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Secretary of State Rejects Major Central London Development at 8 Albert Embankment

Charles Streeten

The Secretary of State has refused planning permission for a major London  redevelopment of the former London Fire Brigade Head Quarters at 8 Albert Embankment.

The proposed £500m scheme, rising up to 26 storeys and involving 433 residential units, a museum, a hotel, a rooftop restaurant and various leisure and commercial uses was designed by Pilbrow and Partners. It was promoted by the developer U+I and supported by Lambeth and the Mayor of London, would have been located diagonally opposite the Houses of Parliament on the south bank of the River Thames between Lambeth and Vauxhall bridges.

The application was called-in by the Secretary of State, following Lambeth's resolution to grant permission, in light of objections by Westminster City Council to the impact of the development on the Outstanding Universal Value of the Westminster World Heritage Site, including in Strategic Views in the London View Management Framework.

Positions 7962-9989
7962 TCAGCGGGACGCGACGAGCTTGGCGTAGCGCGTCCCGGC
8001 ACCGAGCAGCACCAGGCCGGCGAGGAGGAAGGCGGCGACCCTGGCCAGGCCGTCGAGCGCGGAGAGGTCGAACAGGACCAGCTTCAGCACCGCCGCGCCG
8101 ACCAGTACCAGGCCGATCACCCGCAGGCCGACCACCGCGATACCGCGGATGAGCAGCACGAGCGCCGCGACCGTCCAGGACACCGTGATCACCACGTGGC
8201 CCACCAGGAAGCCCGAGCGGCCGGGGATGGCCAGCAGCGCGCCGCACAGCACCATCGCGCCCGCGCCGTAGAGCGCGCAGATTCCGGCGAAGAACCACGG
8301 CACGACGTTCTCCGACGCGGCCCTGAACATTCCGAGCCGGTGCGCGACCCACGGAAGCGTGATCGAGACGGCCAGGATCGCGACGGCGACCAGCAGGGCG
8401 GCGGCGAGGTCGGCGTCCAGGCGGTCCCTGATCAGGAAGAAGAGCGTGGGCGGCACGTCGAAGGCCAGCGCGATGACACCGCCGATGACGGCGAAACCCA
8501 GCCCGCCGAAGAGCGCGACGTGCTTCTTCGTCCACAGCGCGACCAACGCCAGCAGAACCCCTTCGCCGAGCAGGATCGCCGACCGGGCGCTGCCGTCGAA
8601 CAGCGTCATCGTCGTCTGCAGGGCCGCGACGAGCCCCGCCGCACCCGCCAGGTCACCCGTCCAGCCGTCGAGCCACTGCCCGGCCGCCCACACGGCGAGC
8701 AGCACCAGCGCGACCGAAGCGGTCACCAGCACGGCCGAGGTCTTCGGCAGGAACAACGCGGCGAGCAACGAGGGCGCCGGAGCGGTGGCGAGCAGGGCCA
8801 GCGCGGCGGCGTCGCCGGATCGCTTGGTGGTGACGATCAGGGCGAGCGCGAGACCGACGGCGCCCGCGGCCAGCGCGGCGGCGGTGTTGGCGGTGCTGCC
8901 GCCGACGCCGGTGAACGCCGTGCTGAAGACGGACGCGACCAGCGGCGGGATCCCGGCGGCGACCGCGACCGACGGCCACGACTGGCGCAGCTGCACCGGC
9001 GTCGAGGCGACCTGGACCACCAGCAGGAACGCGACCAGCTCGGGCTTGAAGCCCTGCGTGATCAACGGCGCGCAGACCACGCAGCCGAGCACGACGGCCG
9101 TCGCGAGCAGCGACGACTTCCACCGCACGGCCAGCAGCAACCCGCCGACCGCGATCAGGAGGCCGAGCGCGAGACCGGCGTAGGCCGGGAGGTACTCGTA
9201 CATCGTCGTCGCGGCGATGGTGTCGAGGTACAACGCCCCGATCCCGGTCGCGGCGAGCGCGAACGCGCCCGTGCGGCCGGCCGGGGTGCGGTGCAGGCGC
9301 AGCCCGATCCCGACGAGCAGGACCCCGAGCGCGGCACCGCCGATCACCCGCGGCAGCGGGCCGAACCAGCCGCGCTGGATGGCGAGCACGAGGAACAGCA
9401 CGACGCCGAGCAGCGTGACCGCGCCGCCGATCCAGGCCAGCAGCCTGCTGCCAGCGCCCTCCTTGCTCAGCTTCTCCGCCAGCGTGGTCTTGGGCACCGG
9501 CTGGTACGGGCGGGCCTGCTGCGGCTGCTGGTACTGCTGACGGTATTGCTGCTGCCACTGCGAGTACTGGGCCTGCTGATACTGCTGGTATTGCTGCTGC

Following a three week public inquiry, and in agreement with the evidence of Tom Burke, Westminster's Head of Design, Conservation, and Sustainability, the Inspector found that the development would result in less than substantial harm to the Westminster WHS, which attracted the maximum weight. 

Overall, the Inspector (whose findings the Secretary of State adopted) found that the development did not accord with "key principles in respect of heritage" in adopted development plan policy and that overall the heritage harm caused by the scheme were not outweighed, such that planning permission should be refused.

Charles Streeten acted for Westminster City Council, instructed by Chris Todman, then of Bi-Borough Legal Services (now at Town Legal).

A copy of the decision can be found here.